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Volunteering for market-based environmental regulation : the substitution provision of the SO₂ emissions trading program

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dc.contributor.author Montero, Juan Pablo en_US
dc.contributor.other Massachusetts Institute of Technology. Center for Energy and Environmental Policy Research. en_US
dc.date.accessioned 2009-04-03T17:07:51Z
dc.date.available 2009-04-03T17:07:51Z
dc.date.issued 1997. en_US
dc.identifier 97001 en_US
dc.identifier.uri http://hdl.handle.net/1721.1/45071
dc.description.abstract In this paper we explore the practical and welfare implications of a system of voluntary compliance within a market-based environmental regulation. The Substitution Provision of the SO2 emissions trading program allows the owner or operator of an affected electric utility unit to voluntarily designate a non-affected electric unit to become subject to all compliance requirements of affected units and to receive SO2 tradeable emission permits (allowances). We find that although the Substitution provision has had a rather small effect on the overall performance of the SO2 emissions trading program and on SO2 emissions reductions, there has been a significant participation, with more than half of the "affected" electric utilities using this voluntary option to reduce compliance costs. This provides further evidence to the notion that, in general, electric utilities are choosing cost-effective strategies to comply with SO2 limits. Consistent with that is our finding that transaction costs associated to the Substitution provision has been relatively low. In another result, we show that non-affected units have opted in, largely because their actual unrestricted emissions (i.e. emissions in the absence of regulation) are below their historic emissions and hence their allowance allocation. Other units have opted in because they have low marginal control costs, say, below allowance prices. While the latter effect reduce today's aggregate cost of compliance by shifting reduction from high cost affected units to low cost units (the flexibility effect), the first effect increases today's emissions and emissions in the future (the adverse selection effect). An ex post cost-benefit analysis suggests that the adverse selection effect dominates, in part because of low allowance prices. From an ex ante perspective however, we show that this result may not hold. en_US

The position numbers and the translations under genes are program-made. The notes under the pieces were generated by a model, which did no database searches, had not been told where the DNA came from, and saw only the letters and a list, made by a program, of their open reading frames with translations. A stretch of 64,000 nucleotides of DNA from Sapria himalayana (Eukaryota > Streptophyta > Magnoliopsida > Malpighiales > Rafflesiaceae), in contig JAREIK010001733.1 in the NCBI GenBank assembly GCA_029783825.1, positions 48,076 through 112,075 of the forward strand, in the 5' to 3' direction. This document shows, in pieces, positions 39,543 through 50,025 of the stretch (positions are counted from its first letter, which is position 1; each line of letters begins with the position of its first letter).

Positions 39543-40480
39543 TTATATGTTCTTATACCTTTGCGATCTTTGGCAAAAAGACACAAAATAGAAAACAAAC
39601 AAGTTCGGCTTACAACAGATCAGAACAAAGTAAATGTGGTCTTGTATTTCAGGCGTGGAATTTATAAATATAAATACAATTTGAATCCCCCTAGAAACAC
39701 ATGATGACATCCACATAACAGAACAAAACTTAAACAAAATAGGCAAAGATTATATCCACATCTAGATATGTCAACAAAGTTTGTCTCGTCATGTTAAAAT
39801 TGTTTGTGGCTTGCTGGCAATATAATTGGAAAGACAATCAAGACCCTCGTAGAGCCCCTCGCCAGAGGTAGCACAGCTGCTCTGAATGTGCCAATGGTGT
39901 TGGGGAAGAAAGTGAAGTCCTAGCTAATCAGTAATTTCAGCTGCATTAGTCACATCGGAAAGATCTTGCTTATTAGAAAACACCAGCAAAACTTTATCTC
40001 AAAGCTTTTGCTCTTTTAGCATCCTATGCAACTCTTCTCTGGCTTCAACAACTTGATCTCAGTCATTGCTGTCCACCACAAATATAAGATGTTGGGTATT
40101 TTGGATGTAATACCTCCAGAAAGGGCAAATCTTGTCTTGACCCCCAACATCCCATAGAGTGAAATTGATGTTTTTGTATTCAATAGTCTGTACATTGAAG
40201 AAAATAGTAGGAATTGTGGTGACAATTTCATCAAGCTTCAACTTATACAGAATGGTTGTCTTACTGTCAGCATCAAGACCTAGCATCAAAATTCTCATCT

dc.description.sponsorship Supported by the MIT Center for Energy and Environmental Policy Research. en_US
dc.format.extent 27, [10] p en_US
dc.publisher MIT Center for Energy and Environmental Policy Research en_US
dc.relation.ispartofseries MIT-CEEPR (Series) ; 97-001WP. en_US
dc.title Volunteering for market-based environmental regulation : the substitution provision of the SO₂ emissions trading program en_US
dc.type Working Paper en_US
dc.identifier.oclc 36392991 en_US


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